Post-trade risk mitigation services take off in Asia

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Adoption of post-trade initiatives in Asia Pacific’s financial services sector is growing, claims a newly-published white paper from post-trade infrastructure provider TriOptima.

The whitepaper, entitled ‘Post Trade Risk Mitigation in Asia’, also provides a summary of clearing requirements and the over-the-counter (OTC) derivatives landscape in the region.

Unlike Europe and the US, Asia lacks a single regulatory regime or universally accepted best practices criteria for OTC derivative post trade activities. Most Asian countries maintain independent national regulatory regimes, but there has been a recent move by many of them to adhere to the G20 Principles and comply with global standards articulated by the Basel Committee on Banking Supervision (BCBS) and the International Organisation of Securities Commissions (IOSCO) committee.

“Major markets such as Australia, Hong Kong, Japan and Singapore are leading the way in adopting post-trade services to mitigate counterparty credit risk, reduce operational risk and control capital charges,” said Yutaka Imanishi, chief executive officer (CEO) of Asia Pacific, TriOptima. “In these countries clearing, portfolio compression and portfolio reconciliation are widely employed and successful.”

Fifteen per cent of trades transacted in the global OTC derivatives market take place in Asia; close to 70% of these are now cleared either in national clearing houses or in clearing house LCH’s SwapClear. Asian markets have seen rapid implementation of clearing rules and central counterparties (CCPs) over the past few years.

The introduction of portfolio compression; the process of reducing outstanding transactions to reduce capital charges, operational costs and compliance with the Basel III leverage ratios, has been a key development within the post trade risk mitigation arena. Since 2004, more than 70 Asian market participants have participated in TriOptima’s triReduce multi-lateral compression rounds for both cleared and uncleared interest rate and credit default swaps (CDS).

The post-trade practice of portfolio reconciliation, whereby the portfolios of multiple companies are reconciled post-transaction to check for valuation and submission errors, has been steadily growing in Asia since being first adopted in Europe and the US.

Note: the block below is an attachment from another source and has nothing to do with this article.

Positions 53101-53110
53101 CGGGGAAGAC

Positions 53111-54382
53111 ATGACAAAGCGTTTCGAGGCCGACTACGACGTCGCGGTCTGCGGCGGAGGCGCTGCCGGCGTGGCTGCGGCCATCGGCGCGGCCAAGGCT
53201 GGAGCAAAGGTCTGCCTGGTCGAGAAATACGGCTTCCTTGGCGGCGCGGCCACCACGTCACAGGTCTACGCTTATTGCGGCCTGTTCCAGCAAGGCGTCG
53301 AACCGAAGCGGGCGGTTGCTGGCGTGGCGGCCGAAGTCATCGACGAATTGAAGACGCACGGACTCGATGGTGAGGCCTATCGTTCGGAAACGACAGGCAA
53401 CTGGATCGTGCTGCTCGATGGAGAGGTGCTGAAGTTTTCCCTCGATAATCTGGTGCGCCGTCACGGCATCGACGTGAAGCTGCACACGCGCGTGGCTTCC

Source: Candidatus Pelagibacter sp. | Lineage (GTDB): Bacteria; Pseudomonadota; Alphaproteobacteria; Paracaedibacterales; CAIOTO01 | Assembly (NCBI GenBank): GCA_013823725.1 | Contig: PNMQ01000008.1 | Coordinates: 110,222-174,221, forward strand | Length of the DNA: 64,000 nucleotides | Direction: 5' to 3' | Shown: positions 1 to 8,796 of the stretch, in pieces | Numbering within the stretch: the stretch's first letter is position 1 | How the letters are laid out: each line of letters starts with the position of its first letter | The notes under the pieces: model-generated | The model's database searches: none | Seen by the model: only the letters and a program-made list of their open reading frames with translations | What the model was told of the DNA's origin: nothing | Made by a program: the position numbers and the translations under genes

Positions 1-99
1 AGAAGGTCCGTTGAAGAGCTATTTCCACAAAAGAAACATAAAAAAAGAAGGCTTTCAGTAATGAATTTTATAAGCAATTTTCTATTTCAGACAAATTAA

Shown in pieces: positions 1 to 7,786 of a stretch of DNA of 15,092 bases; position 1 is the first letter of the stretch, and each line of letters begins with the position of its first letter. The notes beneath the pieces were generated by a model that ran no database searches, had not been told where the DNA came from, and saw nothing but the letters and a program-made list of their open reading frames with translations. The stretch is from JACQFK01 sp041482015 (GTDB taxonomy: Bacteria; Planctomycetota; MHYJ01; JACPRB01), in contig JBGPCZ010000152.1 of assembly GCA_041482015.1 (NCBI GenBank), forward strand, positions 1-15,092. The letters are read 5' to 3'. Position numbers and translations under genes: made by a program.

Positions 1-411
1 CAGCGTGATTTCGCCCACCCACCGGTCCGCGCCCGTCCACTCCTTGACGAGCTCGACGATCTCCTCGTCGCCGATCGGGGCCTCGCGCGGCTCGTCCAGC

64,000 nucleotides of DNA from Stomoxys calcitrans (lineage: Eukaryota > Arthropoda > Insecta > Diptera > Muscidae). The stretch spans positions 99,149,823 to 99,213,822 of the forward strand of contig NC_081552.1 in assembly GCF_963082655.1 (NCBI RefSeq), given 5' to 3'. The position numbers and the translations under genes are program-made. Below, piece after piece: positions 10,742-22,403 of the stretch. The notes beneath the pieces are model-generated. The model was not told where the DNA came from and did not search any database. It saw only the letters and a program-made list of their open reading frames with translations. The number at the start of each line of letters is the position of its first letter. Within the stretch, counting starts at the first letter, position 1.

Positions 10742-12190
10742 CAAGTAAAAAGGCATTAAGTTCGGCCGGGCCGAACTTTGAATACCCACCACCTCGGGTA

The rise of portfolio reconciliation in Asia has been driven by pressure from counterparties in Europe and the US mandated by their regulators to reconcile portfolios. This interest has been accelerated, according to the white paper, in anticipation of the new margin rules that will take effect in 2016-2017 as margining relies on portfolio reconciliation for accurate calculations.

In line with G20 objectives to make the OTC derivatives market more transparent, Asian regulators including: the Australia Securities and Investment Commission (ASIC), the Hong Kong Monetary Authority (HKMA), and the Monetary Authority of Singapore (MAS) have begun to implement transaction reporting to a swap data repository similar to their Europe and US counterparts. These regulators are yet to report problems of low data quality – as has been experienced in Europe and the US, but as reporting by different counterparties or their designated agents takes hold – TriOptima expects the same issues will arise in Asia.

Despite the increased interest in post trade and risk mitigation services in Asia, further adoption has been hampered by the perception that to deliver these services requires additional human, financial and IT resources. As such, it is up to service providers to educate regional players on the value of efficient risk management practices, help them implement these services into their workflow and take adoption to the next level.

“There is room for improvement in the adoption of post trade risk mitigation services such as those offered by TriOptima in Asia,” said Imanishi. “Local regulators continue to evolve their individual regulatory frameworks to conform with BCBS/IOSCO standards. In time, we anticipate that clearing, portfolio reconciliation, repository reconciliation and compression will become business as usual for most companies within Asia.”

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